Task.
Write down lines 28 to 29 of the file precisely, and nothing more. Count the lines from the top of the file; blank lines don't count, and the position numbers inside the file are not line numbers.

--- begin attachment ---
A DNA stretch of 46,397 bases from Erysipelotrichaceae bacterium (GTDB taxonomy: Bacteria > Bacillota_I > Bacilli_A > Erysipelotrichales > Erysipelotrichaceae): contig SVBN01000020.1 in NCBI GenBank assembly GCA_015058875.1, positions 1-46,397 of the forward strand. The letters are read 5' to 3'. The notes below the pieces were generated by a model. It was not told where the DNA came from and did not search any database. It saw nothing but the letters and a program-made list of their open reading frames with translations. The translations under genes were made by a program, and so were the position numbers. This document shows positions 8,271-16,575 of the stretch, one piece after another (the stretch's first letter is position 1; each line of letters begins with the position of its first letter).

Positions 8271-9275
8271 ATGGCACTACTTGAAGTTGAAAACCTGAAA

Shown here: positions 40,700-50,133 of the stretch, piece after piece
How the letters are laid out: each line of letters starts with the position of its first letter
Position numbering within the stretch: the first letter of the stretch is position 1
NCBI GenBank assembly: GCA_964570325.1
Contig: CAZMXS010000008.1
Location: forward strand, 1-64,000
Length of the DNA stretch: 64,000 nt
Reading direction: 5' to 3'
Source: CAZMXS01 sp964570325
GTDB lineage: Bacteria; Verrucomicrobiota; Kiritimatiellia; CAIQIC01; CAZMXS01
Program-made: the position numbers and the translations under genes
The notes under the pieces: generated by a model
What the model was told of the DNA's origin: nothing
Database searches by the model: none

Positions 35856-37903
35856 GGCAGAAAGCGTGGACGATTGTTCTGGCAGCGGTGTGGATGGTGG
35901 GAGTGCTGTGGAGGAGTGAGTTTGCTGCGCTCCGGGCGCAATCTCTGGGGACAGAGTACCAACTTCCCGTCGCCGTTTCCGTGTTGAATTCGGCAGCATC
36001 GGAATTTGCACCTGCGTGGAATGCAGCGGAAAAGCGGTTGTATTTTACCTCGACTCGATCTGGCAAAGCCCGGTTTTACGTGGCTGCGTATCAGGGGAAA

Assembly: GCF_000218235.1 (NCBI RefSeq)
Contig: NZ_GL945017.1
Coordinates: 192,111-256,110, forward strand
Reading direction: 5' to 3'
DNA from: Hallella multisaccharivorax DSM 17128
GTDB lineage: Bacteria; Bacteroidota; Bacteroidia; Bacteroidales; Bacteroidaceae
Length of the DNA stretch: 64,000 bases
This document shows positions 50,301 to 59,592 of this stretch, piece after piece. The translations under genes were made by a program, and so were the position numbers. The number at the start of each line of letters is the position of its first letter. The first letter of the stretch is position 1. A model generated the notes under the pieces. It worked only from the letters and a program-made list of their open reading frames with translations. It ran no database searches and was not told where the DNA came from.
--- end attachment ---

Length of the DNA stretch: 64,000 bases
This document shows positions 50,301 to 59,592 of this stretch, piece after piece. The translations under genes were made by a program, and so were the position numbers. The number at the start of each line of letters is the position of its first letter. The first letter of the stretch is position 1. A model generated the notes under the pieces. It worked only from the letters and a program-made list of their open reading frames with translations. It ran no database searches and was not told where the DNA came from.